If Franck is correct–and his conclusion makes intuitive sense to me–it tells us a lot about the changing nature of Fundamentalist America.  It seems to confirm James Davison Hunter’s 1992 thesis in Culture Wars.  In that book, Hunter argued that creed and denomination had come to mean less than the divide  between orthodoxy and progressivism.  That is, the old divisions between Catholic, Protestant, and Jew had eroded, replaced by a split between conservative and liberal factions within each faith.  Along with the deafening silence among conservative Protestants about the current makeup of the US Supreme Court, the non-issue of Santorum’s Catholic faith among conservative Protestants certainly seems to confirm Hunter’s argument.

IN THE NEWS: Santorum and Satan

We’ve argued here before that anyone who wants to understand Fundamentalist America should keep an eye on Rick Santorum.  During this year’s Republican presidential primaries, Santorum keeps singing in the key of Fundamentalism.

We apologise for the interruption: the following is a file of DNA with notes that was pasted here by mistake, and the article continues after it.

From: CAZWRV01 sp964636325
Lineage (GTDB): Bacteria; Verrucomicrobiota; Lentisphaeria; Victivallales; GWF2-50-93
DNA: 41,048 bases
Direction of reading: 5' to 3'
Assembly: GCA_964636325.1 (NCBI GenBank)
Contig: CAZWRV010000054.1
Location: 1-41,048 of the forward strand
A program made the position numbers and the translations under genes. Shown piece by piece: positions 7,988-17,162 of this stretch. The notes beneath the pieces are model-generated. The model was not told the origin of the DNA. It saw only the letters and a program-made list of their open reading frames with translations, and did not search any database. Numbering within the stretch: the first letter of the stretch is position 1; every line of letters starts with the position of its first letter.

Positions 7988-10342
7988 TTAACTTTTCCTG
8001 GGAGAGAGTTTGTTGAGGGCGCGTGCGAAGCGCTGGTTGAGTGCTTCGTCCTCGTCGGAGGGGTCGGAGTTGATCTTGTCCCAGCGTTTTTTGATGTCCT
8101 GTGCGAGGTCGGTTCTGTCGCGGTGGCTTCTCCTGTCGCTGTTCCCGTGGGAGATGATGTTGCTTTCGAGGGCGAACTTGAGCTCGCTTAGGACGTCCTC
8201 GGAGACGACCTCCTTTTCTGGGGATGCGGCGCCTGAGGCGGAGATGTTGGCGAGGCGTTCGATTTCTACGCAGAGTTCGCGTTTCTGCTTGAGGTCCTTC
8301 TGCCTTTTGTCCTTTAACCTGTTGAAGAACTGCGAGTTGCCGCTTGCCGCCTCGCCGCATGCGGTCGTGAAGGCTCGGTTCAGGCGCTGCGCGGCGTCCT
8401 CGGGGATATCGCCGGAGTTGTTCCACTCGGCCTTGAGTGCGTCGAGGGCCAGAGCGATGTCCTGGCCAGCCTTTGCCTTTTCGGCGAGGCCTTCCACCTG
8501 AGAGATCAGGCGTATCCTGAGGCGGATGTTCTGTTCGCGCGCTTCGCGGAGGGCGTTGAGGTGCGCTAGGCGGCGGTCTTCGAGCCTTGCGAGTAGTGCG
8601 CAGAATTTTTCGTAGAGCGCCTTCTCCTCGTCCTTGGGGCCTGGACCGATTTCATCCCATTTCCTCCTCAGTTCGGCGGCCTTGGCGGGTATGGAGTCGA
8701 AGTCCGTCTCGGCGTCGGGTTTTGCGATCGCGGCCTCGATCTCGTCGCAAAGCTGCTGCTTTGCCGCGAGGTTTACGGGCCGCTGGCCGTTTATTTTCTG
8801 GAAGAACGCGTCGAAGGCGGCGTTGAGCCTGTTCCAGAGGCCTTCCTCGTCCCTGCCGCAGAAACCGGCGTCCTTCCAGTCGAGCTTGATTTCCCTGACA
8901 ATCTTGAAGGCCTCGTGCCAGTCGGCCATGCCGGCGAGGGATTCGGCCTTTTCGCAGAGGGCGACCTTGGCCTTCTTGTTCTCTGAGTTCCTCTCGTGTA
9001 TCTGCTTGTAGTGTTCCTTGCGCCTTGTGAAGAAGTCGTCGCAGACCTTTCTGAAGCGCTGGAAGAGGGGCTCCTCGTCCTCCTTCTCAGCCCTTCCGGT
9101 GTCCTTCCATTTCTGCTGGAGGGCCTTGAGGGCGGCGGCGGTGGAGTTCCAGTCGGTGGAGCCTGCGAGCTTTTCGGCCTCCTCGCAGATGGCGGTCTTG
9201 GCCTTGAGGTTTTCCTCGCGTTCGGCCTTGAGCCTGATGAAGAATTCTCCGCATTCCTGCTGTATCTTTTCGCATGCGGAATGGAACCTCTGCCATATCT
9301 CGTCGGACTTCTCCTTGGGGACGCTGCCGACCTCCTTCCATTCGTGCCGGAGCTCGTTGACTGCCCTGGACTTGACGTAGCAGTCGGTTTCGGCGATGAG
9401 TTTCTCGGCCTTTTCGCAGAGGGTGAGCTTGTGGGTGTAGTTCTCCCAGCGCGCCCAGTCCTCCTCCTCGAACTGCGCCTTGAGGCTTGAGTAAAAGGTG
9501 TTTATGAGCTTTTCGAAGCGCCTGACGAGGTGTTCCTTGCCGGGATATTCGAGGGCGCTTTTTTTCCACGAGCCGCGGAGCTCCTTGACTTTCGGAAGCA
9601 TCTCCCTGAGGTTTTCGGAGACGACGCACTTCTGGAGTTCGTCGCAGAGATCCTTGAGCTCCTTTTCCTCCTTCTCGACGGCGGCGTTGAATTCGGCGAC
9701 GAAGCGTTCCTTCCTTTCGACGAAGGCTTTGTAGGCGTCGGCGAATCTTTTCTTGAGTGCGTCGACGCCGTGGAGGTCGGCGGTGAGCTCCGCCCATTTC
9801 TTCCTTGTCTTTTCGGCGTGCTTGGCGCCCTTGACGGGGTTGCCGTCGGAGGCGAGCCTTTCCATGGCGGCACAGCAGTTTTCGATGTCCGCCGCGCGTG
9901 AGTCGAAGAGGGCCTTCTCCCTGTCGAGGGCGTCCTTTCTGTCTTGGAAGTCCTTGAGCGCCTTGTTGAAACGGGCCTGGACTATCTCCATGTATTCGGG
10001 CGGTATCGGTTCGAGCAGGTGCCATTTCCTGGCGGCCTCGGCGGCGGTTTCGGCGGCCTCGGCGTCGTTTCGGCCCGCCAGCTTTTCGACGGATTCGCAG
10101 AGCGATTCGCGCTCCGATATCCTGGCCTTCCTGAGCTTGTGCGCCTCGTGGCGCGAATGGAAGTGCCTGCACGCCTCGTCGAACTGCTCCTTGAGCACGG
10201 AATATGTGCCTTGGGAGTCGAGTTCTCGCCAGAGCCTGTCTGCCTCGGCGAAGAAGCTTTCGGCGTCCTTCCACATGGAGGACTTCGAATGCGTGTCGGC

Recently, Santorum attracted criticism for some comments in 2008 about the dangers posed to Americans by none other than Satan himself.  The Drudge Report, for instance, posted a snarky expose of Santorum’s Satan comments.

 

However, as David Kuo and Patton Dodd pointed out in the Washington Post, Santorum’s notion of a literal devil is shared by the overwhelming majority of Americans.  They cite a 2007 Gallup poll in which 70% of respondents agreed that Satan was real.